Reframing Historical Narratives: Reviewing Trevor Noah's Born a Crime

Eurocentrism and the Eurocentric Ways in Which Africa is Expected to Remember History

I am re-reading Born a Crime by Trevor Noah as part of my Book Club 'Book of the Month' and on this 3rd read, I’m again struck by a Chapter/Story titled ‘Go Hitler!’

Trevor had a childhood friend called ‘Hitler’. Named after Germany’s Hitler. It’s not uncommon to find Africans with such interesting names. Parents will name their children after known personalities, or depending on what’s trending at the time of birth or even based on their aspirations for their children and so it is no surprise to find People with names like “Barrack Obama’ or ‘Hurricane Dorian’ or Cyclone Idai, ‘Badluck or even ‘Goodluck’

Trevor, Hitler and their group of friends were hired to perform at a Jewish school in SA and completely oblivious of how offensive the name ‘Hitler’ is to Jews, kept chanting ‘GOO HITLERRR! GOOO HITLERRRRR’ as Hitler danced. The Jewish teachers and entire school were so offended they threw Trevor and his friends out.

Trevor points out from this encounter that for them ‘Hitler’ was just another name. Just another ‘Strongman from the history books’.  If anything, Hitler was the man who was whooping Britain’s ass. The same Britain that had condemned Africans to a life of slavery under colonization. This is by no way excusing Hitler and his crimes because what he did was unforgivable. But at the time, for an African, Hitler was not the worst thing that could have happened to Africa. Britain and the Brits were. We are expected to hate Hitler for what he did to the Jews but we are not allowed to feel the same way towards the Brits, the French or Germans because what they did to us was ordained in scripture. 

It’s interesting how history is remembered and how it is shaped. As Africans, we are expected to completely disregard our own history and immerse ourselves in the history and lives of others. 

We are expected to forget the crimes of Leopold and his genocide in the Congo that has far reaching effects till today but remember the execution of the ethnic Armenians in the Ottoman Empire. We are expected to forget the Genocide by the French in Algeria that wiped out Millions of Algerians but commiserate with the French on the Notre Dame fire. We are expected to forget the wiping out of the Herero and Namaqua People of Namibia by the Germans but remember the Serbs targeting of the Bosniaks and Croatians.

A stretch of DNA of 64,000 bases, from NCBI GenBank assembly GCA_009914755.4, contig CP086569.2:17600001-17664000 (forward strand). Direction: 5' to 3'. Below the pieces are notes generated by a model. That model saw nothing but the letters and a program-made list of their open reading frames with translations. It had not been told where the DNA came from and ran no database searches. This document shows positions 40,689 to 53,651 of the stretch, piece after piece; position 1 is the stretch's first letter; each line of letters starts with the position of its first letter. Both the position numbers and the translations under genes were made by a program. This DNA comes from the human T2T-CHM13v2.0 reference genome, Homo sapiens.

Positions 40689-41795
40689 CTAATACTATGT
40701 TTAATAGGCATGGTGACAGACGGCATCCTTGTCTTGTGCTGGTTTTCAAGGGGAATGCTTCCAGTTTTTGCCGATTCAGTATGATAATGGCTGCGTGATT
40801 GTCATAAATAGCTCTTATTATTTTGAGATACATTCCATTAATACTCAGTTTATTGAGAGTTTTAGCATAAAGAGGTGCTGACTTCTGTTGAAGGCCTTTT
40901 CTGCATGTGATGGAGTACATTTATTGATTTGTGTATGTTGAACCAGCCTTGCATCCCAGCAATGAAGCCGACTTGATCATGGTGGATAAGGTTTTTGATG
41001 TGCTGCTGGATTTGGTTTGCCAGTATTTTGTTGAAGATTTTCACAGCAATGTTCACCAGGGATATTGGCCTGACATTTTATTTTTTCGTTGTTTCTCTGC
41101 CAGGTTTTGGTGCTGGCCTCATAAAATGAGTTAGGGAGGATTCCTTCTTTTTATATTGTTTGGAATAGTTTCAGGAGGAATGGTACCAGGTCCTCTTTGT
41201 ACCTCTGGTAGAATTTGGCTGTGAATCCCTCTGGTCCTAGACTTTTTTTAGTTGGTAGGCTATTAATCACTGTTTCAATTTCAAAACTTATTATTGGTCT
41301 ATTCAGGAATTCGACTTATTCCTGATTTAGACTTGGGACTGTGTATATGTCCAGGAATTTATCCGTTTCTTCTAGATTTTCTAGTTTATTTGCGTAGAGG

These are all grave historical atrocities where human beings have turned against each other in the vilest and most unforgivable ways but what is more concerning for me is Europe’s arrogance in believing that theirs is the only history that matters. Africa’s history is relegated to the back banner. Rendered irrelevant. Europe has and continues to look at Africa/Africans with disdain and yet expect, nay, demand that Africa share in its causes, its anger, its values and histories. It is unforgivable for an African to not know that Handke supported and spoke at Milosivec’s funeral but it’s completely excusable and acceptable for a European to still be confused as to whether Africa is a country or a continent.

I’m reminded of the 1990 Koppel Interview with Nelson Mandela where he was accused of playing favourites with America’s rivals - Fidel Castro, Yasser Arafat and Muammar Gadafi and in his, as always classy response, said:

“One of the mistakes which some political analysts make is to think that their enemies should be our enemies….Our attitude towards any country is determined by the attitude of that country to our struggle.” 

Mandela proceeded to elaborate how these leaders had contributed, not just in rhetoric, but through resources to the Anti-Apartheid struggle and that for him, was the hallmark of true friendship.

I’ll conclude and say this, If Europe or the West expects such high standards of Africans, then it follows that they should also be held to the same standard when it comes to matters Africa.


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